The end for Super Aguri F1

Takuma Sato, Spanish GP 2008

Takuma Sato, Spanish GP 2008 

 © The Cahier Archive

Aguri Suzuki has announced in Japan that he is ceasing operation of his Formula 1 team, Super Aguri F1. The outfit has been in existence for just two and a half years, having started out in 2006 using modified versions of the 2002 Arrows A23 chassis, which were acquired from Minardi boss Paul Stoddart. SAF1 signed up Takuma Sato and Yuji Ide to drive, but the latter quickly proved not to have sufficient experience and was replaced by Franck Montagny. He in turn gave way to pay-driver Sakon Yamamoto.

The team struggled through 2006 with an uncompetitive car, but for 2007 used a revised version of the successful 2006 Honda. Sponsorship was announced from a company called SS United, although nothing appears to have been paid.

Honda paid the bills.

With Sato partnered by Anthony Davidson the team was able to pick up points in both Spain and Canada, but the success led to legal action from the Spyker F1 team, which argued that Super Aguri had broken the terms of the Concorde Agreement. This year the two drivers remained the same and the car was little different, but Honda's willingness to continue with a second team waned, particularly after it was decided that teams have to build their own cars from 2010 onwards. Honda is keen to concentrate all of its efforts on the factory operation and has, in effect, agreed to swallow those losses, as there is precious little for the team to sell. The facilities from which SAF1 operates are leased from the American John Menard and much of the equipment belongs to Honda.

The news means that there is now a possibility of a settlement of the remaining arbitration fight between Force India and Scuderia Toro Rosso, and once that has been sorted out there is a strong likelihood that there can be a new Concorde Agreement, although the ongoing mess at the FIA may cause disruptions of a different kind, as Max Mosley is probably not in a position to do any deals until his status within the federation is sorted out. Once that is done and it is clear who is running the show, a new Concorde Agreement may become possible. There are, however, no guarantees that the future management of the federation will be willing to agree to the same terms that Mosley was happy with.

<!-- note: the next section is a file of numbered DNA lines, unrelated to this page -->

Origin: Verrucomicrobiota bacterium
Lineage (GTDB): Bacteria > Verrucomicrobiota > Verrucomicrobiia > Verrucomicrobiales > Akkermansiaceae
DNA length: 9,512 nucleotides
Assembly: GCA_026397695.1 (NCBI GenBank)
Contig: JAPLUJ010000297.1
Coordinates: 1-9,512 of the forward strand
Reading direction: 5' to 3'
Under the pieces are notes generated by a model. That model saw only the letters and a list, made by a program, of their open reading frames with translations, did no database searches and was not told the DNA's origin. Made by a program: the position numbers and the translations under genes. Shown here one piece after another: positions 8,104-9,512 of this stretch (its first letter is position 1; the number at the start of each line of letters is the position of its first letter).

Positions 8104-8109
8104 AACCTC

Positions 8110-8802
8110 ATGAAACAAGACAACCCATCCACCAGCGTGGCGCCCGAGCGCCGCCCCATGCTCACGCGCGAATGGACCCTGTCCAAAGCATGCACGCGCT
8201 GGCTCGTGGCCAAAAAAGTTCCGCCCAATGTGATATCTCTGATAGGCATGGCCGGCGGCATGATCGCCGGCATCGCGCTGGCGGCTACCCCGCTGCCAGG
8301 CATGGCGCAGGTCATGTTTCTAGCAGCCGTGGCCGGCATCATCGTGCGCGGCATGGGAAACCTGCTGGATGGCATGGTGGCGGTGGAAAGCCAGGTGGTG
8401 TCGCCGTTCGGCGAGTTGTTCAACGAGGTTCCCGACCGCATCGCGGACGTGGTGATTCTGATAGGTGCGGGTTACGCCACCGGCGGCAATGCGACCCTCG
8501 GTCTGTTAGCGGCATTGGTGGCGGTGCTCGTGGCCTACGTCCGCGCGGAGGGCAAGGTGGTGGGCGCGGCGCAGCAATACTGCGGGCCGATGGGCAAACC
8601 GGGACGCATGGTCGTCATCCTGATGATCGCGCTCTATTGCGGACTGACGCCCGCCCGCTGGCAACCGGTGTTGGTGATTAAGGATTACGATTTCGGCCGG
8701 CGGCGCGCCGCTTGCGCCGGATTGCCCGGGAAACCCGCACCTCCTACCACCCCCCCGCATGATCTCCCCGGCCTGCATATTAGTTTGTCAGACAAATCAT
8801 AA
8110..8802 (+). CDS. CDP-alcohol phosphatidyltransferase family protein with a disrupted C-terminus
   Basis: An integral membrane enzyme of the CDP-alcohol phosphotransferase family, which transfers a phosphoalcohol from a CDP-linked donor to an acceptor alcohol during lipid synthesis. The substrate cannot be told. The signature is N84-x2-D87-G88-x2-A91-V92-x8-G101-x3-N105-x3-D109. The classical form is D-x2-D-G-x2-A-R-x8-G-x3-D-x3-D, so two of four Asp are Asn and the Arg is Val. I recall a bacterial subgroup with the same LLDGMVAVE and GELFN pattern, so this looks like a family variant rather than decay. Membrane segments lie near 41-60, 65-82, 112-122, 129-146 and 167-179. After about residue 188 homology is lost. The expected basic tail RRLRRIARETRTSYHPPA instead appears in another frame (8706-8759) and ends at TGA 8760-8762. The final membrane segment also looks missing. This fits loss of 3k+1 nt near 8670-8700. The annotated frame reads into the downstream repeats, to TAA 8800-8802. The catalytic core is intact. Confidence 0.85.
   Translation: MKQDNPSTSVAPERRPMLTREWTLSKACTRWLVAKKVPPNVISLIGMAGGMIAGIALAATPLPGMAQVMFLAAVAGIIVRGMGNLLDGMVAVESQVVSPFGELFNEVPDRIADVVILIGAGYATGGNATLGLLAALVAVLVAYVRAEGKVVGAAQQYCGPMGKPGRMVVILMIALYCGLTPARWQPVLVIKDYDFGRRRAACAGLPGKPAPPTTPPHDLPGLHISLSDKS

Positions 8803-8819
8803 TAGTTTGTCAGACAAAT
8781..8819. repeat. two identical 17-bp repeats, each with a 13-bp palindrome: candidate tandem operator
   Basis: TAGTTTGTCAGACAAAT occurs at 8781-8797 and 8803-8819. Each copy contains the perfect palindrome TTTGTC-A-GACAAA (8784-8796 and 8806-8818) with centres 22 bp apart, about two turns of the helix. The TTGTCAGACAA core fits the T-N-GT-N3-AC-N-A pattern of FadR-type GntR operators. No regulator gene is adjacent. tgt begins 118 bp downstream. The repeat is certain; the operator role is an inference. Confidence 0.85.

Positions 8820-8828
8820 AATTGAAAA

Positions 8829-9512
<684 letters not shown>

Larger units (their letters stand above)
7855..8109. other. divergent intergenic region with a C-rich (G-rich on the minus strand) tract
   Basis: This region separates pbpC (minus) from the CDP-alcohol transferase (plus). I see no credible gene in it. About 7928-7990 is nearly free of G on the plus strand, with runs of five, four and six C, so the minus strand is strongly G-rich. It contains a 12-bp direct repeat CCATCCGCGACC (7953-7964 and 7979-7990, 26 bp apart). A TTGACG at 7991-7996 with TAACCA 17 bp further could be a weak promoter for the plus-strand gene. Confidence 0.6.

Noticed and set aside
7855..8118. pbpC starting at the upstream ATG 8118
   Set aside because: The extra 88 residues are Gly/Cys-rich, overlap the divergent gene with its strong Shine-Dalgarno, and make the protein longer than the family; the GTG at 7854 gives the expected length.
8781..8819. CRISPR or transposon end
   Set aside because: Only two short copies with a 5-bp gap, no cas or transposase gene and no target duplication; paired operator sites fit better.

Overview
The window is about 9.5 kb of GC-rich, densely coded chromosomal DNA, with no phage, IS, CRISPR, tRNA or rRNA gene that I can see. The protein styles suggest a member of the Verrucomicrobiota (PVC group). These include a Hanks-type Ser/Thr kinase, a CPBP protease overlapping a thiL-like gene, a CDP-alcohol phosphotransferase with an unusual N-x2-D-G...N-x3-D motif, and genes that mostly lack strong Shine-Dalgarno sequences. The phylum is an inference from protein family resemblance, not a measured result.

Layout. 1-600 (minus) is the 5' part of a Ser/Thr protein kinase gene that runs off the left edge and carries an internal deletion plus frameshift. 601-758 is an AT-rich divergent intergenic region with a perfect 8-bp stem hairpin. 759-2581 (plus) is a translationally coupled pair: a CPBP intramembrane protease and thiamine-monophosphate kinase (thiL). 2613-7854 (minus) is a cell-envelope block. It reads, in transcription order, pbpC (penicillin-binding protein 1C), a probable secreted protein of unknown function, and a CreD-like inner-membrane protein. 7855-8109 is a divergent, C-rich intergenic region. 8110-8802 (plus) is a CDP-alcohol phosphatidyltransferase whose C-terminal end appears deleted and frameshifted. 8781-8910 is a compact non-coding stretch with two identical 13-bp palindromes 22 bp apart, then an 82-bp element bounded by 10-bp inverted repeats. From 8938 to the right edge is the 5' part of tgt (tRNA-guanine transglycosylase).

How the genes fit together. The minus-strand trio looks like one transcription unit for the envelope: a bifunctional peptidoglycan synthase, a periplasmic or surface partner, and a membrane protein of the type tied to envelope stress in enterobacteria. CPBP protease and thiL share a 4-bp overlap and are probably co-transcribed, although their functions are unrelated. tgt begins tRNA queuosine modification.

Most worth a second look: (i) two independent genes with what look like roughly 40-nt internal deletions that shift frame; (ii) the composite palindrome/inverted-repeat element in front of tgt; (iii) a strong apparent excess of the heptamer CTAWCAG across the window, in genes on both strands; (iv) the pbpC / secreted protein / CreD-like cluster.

The disappearance of Super Aguri means that F1 is down to 10 teams and all are thus able to claim prize and travel money. There are, in theory, two available slots for new teams, but it is hard to imagine that anyone coming in to the sport will want to invest the kind of money needed to start a new operation and so the demise of Super Aguri will probably have the effect of pushing up the value of the remaining teams. Anyone wanting to get into F1 will now have to do it by buying an existing operation. It may be that when the budget-capping schemes under discussion become a reality there will be room for new teams again, but for the moment it makes little financial sense to start a team from scratch.

"Regretfully I must inform you that the team will be ceasing its racing activities as of today," said Suzuki. "The team has competed against the many car manufacturer backed teams and has succeeded in obtaining the first points after only the 22nd race, finishing in 9th place overall in the 2007 Constructors’ Championship. However, the breach of contract by the promised partner SS United Oil & Gas Company resulted in the loss of financial backing and immediately put the team into financial difficulties. Also, the change in direction of the environment surrounding the team, in terms of the use of customer chassis, has affected our ability to find partners.

"Meanwhile, with the help of Honda, we have somehow managed to keep the team going, but we find it difficult to establish a way to continue the activities in the future within the environment surrounding F1 and as a result, I have concluded to withdraw from the Championship.

"I would like to express my deepest thanks to Honda, Bridgestone, the sponsors, all the people who have given us advise during various situations over the past couple of years all the team staff who have kept their motivations high and always done their best, Anthony Davidson who has always pushed to the limit despite the very difficult conditions, Takuma Sato who has been with us from the very start and has always fought hard and led the team and lastly our fans from all over the world who have loyally supported the Super Aguri F1 team."

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